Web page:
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I´m still trying to eleminate the need of a cobol compiler in a Project with cobol-Projects in it.

Is it possible to create following build behaviour:

If the Configuration is Debug then use ProjectReferences on ExCobol.cblproj if the Configuration is DebugVB then use FileReferences on ExCobol.dll

When Yes, How to achieve it?

I assume the use of tags in the project file will do the trick.

And does this really eliminate the need of a cobol compiler for the DebugVB Configuration?

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2 Answers 2

up vote 5 down vote accepted

Regarding the conditional 'how', assuming you have either

<ProjectReference ...>...</ProjectReference>


<Reference ...>...</Reference>

you want to hand-edit the .proj file to include both thusly

<ProjectReference Condition="'$(Configuration)'!='DebugVB'" ...>...</ProjectReference>
<Reference Condition="'$(Configuration)'=='DebugVB'" ...>...</Reference>
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At least a part of the question answered. Guess I have to try the rest by myself. Thanks anyway! –  Doc Snuggles Dec 14 '09 at 10:19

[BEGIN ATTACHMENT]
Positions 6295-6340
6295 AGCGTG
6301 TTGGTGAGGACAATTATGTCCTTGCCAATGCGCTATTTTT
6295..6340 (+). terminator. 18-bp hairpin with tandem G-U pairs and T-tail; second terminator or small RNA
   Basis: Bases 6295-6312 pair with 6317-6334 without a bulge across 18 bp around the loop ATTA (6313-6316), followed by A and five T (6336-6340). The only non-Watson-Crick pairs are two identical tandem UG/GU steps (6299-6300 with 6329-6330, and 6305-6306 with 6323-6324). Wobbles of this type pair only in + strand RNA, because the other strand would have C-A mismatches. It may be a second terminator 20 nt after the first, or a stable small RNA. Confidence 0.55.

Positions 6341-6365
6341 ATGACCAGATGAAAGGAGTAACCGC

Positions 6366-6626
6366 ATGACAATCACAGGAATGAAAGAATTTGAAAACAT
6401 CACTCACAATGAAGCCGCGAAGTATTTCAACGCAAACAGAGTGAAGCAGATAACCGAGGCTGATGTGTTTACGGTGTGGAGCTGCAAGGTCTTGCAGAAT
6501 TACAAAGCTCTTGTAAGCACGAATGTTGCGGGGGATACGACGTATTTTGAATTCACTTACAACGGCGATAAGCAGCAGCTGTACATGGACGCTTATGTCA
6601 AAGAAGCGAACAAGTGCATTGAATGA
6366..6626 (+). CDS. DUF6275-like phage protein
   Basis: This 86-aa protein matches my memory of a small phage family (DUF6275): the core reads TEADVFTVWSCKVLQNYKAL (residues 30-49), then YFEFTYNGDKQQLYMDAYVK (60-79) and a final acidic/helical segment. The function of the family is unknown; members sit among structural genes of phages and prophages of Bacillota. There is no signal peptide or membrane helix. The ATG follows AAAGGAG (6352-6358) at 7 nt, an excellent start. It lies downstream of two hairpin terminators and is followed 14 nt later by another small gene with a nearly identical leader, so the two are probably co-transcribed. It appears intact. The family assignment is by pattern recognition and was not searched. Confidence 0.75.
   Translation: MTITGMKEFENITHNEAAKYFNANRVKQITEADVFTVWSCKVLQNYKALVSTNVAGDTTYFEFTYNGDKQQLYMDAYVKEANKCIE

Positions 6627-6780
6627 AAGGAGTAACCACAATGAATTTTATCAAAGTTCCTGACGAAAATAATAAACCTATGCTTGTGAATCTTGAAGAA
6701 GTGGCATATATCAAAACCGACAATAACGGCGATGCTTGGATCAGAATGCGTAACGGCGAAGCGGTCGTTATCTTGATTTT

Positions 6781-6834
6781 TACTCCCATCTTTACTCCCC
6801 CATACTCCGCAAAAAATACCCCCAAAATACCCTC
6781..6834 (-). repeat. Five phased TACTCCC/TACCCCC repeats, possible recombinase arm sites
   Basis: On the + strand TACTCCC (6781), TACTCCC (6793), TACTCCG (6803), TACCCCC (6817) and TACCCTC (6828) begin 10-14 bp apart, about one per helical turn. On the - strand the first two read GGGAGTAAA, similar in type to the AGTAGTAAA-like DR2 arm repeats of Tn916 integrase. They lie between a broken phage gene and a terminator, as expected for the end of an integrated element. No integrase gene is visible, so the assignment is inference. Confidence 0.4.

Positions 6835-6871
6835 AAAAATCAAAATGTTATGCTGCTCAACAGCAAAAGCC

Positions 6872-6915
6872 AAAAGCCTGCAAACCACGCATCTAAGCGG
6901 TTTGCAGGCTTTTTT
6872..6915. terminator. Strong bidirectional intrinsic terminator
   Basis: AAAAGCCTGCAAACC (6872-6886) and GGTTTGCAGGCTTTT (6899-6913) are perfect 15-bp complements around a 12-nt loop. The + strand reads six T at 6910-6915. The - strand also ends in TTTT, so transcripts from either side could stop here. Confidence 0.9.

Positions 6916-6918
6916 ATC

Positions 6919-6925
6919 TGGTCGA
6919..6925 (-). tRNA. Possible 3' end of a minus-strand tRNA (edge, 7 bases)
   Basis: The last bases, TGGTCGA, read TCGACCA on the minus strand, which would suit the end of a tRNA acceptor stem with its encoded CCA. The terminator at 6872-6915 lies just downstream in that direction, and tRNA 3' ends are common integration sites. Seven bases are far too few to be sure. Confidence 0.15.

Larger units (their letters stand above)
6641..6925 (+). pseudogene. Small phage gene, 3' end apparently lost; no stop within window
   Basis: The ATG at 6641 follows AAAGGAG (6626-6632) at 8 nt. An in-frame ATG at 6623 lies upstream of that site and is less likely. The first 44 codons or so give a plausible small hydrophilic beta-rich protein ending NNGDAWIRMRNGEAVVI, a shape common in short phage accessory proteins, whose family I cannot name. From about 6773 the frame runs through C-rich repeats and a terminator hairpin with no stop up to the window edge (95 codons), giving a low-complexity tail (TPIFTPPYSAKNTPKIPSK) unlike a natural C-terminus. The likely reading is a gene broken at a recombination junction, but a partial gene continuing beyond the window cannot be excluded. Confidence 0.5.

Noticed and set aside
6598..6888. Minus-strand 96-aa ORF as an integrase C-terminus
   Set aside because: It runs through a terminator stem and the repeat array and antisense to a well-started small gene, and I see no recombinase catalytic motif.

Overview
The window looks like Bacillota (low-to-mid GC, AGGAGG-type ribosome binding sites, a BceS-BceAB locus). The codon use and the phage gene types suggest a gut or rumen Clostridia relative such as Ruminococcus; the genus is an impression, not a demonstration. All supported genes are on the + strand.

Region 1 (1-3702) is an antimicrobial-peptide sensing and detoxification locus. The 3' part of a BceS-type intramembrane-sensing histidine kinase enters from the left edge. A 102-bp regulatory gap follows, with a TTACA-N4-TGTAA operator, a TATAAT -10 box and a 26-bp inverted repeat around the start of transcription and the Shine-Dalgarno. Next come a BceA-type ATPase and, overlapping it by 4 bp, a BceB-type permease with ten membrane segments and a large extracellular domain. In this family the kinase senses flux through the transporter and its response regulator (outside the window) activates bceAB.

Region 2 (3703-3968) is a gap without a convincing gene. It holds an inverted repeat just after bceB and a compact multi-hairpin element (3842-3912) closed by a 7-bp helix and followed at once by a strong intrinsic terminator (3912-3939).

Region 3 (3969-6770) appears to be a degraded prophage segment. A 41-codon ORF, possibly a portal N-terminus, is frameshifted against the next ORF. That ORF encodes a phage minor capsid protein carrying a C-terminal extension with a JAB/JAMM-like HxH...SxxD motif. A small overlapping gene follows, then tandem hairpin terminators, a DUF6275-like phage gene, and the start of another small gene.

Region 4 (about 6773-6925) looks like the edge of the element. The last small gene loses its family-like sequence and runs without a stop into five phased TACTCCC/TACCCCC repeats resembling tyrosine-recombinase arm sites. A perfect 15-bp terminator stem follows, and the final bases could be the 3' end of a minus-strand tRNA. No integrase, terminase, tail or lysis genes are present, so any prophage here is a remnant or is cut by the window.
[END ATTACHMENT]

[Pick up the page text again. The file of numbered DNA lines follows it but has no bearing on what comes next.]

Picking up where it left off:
Coming late to the party, but I find myself doing something similar, and from a straight MSBuild perspective, this works great. Compiles correctly based on the build-configuration. However, I've experienced some weirdness in VS2010 - for example, the references in project explorer always look like the assembly-references. Also, Build-Order isn't figured out automatically. I'm assuming that's because of VS seeming to think, even if conditionals stipulate ProjectReference, it's an assembly Reference. –  Yoopergeek Dec 29 '10 at 13:46
@Yoopergeek - I'm experiencing the Assembly vs Project Reference, too. Were you able to resolve it? stackoverflow.com/questions/10738246/… –  daub815 May 29 '12 at 13:18
@daub815 - Sadly, no. –  Yoopergeek Oct 17 '12 at 17:19

Almost forgot this question: the answer from Brian works perfectly for me.

And to answer the second part of the question:

It indeed eliminates the need for a cobol compiler on every maschine if you setup different Configurations.

Thanks Brian.

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